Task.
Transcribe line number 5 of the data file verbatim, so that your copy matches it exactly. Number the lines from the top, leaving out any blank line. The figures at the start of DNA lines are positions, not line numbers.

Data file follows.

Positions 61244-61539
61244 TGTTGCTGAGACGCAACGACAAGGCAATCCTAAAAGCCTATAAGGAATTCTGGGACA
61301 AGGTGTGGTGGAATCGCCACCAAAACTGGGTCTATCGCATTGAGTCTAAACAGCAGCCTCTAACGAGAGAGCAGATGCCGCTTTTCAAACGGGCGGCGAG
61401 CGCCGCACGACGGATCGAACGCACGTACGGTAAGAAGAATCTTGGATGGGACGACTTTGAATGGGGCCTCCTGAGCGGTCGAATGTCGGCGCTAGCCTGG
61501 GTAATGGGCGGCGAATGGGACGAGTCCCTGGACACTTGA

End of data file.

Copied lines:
61501 GTAATGGGCGGCGAATGGGACGAGTCCCTGGACACTTGA